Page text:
In contrast to the economic interpretation of “flight,” Morrison suggests a more internal, spiritual meaning for the word. One can fly by involving oneself in one’s community and one’s friends; paradoxically, devotion to others yields more
freedom, not less. Pilate devotes herself to Milkman and her daughter and granddaughter; Milkman later thinks that she can fly without leaving the ground, as if her love and sympathy give her a kind of independence that her brother, obsessed with his businesses, will never achieve. Whether Milkman achieves this second kind of flight is unclear. At the end of the novel, he seems to “fly” at Guitar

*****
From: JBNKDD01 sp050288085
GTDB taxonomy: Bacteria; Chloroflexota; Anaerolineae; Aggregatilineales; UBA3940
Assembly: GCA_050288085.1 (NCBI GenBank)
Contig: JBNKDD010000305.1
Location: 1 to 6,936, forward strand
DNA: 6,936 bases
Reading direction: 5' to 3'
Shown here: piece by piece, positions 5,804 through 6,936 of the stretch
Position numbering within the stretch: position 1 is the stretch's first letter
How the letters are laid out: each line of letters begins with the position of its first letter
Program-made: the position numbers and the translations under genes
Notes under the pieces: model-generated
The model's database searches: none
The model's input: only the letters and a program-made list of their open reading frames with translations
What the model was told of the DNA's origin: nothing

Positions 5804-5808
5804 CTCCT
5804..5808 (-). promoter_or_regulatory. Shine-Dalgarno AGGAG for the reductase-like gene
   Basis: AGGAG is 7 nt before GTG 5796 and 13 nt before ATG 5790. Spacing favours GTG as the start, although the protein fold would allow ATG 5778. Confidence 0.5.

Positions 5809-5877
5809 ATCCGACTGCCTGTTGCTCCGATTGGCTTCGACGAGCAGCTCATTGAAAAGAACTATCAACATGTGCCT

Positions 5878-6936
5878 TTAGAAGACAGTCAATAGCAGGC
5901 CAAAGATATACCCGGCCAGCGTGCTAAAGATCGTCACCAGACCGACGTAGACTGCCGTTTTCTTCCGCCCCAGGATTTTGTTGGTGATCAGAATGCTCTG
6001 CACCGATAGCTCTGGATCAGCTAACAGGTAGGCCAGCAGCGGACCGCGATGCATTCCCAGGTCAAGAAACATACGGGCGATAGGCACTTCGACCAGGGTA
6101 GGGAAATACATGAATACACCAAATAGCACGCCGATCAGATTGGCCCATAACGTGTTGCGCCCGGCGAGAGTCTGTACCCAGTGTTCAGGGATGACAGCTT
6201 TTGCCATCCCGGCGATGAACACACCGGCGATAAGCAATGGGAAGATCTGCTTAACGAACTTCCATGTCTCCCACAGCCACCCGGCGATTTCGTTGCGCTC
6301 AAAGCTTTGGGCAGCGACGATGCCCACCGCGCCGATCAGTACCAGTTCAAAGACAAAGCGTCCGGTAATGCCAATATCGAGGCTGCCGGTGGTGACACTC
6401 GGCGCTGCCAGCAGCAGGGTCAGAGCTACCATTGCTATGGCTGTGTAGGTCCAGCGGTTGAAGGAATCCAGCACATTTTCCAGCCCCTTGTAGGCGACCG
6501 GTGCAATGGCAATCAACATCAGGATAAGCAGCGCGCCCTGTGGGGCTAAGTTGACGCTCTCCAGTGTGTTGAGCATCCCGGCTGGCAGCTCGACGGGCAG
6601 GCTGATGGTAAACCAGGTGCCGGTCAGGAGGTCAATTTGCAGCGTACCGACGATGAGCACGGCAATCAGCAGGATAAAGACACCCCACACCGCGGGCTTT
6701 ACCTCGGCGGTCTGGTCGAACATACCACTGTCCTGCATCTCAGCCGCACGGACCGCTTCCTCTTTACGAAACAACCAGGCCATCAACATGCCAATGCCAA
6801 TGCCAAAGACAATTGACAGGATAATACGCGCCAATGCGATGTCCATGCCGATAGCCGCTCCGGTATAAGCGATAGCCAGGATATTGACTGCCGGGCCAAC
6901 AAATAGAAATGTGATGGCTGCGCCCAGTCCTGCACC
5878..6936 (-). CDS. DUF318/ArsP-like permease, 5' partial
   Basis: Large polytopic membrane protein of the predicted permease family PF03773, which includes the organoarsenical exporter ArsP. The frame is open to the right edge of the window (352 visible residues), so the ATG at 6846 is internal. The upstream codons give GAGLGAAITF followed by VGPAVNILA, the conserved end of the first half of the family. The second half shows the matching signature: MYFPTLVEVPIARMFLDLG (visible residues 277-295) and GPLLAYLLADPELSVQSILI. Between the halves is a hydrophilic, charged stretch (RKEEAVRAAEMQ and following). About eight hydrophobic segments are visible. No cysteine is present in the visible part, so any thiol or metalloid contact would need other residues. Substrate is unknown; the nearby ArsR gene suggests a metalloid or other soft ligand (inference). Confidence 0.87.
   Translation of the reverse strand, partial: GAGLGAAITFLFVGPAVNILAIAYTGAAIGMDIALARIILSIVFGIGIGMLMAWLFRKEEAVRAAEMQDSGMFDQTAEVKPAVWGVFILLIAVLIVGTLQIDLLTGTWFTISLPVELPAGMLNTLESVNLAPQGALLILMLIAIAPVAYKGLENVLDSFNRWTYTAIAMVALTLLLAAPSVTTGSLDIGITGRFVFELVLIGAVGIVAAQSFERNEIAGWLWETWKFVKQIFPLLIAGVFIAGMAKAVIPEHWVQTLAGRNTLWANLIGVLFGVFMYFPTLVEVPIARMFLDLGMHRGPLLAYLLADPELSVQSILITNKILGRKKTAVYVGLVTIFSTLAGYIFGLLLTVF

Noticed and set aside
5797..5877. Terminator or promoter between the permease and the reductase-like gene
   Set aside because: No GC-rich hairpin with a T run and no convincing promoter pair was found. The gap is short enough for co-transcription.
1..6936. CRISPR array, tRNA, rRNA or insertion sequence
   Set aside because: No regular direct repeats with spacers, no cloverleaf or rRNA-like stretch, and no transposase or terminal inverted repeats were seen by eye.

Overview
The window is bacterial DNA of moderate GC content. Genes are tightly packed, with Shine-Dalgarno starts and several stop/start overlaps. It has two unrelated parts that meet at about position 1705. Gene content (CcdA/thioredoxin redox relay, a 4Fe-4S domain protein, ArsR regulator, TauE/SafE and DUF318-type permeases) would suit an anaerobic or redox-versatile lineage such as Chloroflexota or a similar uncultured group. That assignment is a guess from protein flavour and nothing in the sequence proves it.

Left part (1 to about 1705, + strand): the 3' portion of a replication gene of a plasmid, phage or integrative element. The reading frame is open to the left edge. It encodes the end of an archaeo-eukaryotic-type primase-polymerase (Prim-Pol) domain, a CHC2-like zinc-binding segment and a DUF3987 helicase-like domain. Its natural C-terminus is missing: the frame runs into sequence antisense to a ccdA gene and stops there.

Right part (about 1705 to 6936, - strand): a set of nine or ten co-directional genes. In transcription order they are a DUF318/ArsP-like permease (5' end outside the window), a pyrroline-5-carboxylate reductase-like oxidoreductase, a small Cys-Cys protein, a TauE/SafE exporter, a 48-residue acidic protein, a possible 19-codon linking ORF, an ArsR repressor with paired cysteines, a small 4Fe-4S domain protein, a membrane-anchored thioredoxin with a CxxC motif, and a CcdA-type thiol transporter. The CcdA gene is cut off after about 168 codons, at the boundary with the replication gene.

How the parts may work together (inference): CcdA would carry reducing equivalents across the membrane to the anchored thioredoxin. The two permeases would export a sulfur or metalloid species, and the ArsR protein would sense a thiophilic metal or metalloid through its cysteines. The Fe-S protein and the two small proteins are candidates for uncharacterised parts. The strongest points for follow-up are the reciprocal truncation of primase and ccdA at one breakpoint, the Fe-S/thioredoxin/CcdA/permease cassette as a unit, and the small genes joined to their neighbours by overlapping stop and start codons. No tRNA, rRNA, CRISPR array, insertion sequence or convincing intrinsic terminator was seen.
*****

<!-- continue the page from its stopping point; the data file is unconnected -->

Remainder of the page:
, but we don’t know if he’ll kill his old friend or greet him with love. If we choose to believe that Milkman will do the former, we’re subscribing the old principle of “an eye for an eye” – this would be a failed flight, by Pilate’s definition. If, however, Milkman learns to overcome hatred and the desire for revenge – in essence, a kind of payment – then perhaps he’s moved beyond financial concerns and achieved the flight that’s eluded him all his life.